Are you a DIY enthusiast? Are you someone who insists on fixing your own leaky faucets, installing your own drywall,…
January 17, 2023
Are you a DIY enthusiast? Are you someone who insists on fixing your own leaky faucets, installing your own drywall, and improving your home exterior? Then we’re not surprised you’ve found this blog!
You’re likely wondering how to cut vinyl siding so you can make your own exterior repairs. While it’s always recommended to have a professional contractor install new siding, you can attempt small repairs yourself. (Just keep in mind that doing so may void your warranty!)
There are three main methods for cutting vinyl siding— take a look below!
Method #1: Short Vertical Cuts With a Circular Saw 🪚
Using a circular saw to make short vertical cuts is perhaps the most popular way to cut vinyl siding. You’ll need to gather the following materials before getting started:
Fine-tooth plywood saw blade
Step 1: Mount the Fine-Finish Blade in the Saw
It’s very important to use a fine-tooth or fine-finish saw blade for this project. Other blades may not give you the clean cut that a fine-tooth saw blade will. You can purchase these blades at your local home improvement store.
Mount the fine-finish blade so that it’s backward in the circular saw. The points on the blade’s teeth should point in the opposite direction that the blade spins.
Step 2: Measure and Mark Where You Want to Cut
Measure what size siding piece you’ll need to make the repair. Then, use your straight edge and pencil to mark where you’ll want to cut on the vinyl siding.
If your siding is a dark color, you can mark the line on a piece of masking tape or use chalk so that you can see where to cut.
Step 3: Position the Siding
If you don’t own a fancy table saw, you’ll need to correctly position the siding by laying it on a flat table and ensuring the spot you’re cutting hangs off the edge. You can also lay two wood planks on the table so that the siding is elevated. Just be sure there isn’t anything underneath where you’re cutting, or you’ll also cut into that material!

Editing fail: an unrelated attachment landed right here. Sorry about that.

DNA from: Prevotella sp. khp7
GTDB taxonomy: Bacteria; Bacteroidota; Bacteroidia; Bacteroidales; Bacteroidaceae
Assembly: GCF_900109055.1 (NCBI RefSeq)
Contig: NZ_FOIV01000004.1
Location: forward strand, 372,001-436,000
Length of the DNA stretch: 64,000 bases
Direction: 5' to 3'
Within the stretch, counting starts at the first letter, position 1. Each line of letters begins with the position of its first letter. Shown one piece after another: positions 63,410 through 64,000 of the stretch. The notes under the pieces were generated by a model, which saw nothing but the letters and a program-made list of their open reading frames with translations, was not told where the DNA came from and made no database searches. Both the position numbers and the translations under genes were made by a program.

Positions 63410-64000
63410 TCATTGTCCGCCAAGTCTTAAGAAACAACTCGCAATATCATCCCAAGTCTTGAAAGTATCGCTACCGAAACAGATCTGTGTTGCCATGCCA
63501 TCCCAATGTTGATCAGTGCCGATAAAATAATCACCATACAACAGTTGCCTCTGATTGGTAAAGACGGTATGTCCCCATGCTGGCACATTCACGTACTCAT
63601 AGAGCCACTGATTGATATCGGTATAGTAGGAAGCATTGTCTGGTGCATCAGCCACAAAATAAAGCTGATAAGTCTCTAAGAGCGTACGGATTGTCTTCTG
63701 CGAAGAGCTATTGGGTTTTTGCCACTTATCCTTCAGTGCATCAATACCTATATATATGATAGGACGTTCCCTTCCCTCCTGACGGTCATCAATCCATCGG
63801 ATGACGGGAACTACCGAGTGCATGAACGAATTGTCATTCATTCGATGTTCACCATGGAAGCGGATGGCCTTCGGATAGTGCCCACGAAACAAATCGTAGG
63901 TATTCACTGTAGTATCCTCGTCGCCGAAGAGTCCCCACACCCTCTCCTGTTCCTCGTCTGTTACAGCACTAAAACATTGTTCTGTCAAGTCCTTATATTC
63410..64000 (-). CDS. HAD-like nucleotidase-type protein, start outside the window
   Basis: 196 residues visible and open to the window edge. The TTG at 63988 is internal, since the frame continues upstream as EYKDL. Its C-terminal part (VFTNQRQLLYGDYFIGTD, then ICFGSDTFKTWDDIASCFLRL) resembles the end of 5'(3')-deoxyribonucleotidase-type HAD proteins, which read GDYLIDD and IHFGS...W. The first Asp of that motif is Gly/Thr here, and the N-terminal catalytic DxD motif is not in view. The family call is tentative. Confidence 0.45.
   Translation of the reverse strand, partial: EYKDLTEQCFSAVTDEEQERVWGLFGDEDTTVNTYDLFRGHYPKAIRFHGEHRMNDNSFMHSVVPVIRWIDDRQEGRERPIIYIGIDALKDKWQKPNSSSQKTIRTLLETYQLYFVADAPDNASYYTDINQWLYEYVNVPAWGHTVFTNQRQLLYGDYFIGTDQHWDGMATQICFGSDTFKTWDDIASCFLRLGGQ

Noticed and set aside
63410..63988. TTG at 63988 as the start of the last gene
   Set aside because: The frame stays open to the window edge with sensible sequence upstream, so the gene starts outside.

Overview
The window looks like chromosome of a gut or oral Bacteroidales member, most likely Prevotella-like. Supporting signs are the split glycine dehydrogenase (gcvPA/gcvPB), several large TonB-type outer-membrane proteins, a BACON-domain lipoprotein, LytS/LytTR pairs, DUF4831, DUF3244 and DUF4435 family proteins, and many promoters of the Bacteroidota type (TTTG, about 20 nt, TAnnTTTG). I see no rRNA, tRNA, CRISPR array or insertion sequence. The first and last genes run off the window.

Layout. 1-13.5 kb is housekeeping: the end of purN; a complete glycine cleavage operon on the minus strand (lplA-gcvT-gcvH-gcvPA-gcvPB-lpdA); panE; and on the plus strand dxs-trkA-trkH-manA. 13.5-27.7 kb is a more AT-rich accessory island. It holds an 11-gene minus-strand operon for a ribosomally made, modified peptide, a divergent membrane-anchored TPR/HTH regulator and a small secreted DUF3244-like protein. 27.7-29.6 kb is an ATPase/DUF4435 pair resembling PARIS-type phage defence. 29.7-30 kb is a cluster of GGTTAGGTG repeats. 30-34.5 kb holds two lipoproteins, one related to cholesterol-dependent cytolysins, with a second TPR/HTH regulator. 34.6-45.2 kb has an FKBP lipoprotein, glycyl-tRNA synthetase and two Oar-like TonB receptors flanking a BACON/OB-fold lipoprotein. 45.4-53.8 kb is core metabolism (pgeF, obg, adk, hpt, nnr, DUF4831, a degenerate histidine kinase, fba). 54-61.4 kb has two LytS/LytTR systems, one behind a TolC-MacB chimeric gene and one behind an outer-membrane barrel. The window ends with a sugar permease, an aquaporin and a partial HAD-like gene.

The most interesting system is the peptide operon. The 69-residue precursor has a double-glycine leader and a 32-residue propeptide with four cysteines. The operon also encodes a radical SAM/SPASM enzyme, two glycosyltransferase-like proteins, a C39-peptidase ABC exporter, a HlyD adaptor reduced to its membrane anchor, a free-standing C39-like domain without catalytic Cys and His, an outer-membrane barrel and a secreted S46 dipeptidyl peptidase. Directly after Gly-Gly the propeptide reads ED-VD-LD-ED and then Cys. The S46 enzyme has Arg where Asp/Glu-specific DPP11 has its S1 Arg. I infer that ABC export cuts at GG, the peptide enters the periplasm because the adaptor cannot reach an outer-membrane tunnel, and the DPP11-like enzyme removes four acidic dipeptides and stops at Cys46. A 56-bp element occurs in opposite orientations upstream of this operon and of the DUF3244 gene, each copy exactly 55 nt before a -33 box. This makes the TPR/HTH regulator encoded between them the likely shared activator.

Step 4: Cut Along the Line
Put on your safety goggles, turn on the saw, and carefully cut along the line you drew. Push the saw at a firm and steady pace to get the cleanest cut possible. Use your free hand to hold down the other side of the vinyl siding, so it doesn’t shift during the cut.
Method #2: Long Vertical Cuts With Tin Snips ✂️
We’ve covered making short vertical cuts, but what about longer vertical cuts? The best method for this project is to use tin snips.
What you’ll need:
Step 1: Measure How Much Siding You Need
Grab your measuring tape and dictate the size of the siding piece you’ll need. Then, compare that measurement to the piece of siding you have in front of you. You can do this by following this simple math formula:
Measure the length of the section of the wall that needs covering.
Subtract that amount from the length of the piece of siding you have.
The result is how much you’ll need to cut off.
Step 2: Mark the Line You Need to Cut
Take your measurements and mark the line you want to cut vertically on the siding with a straight edge and pencil. A carpenter’s square is one of the best choices for a straight edge.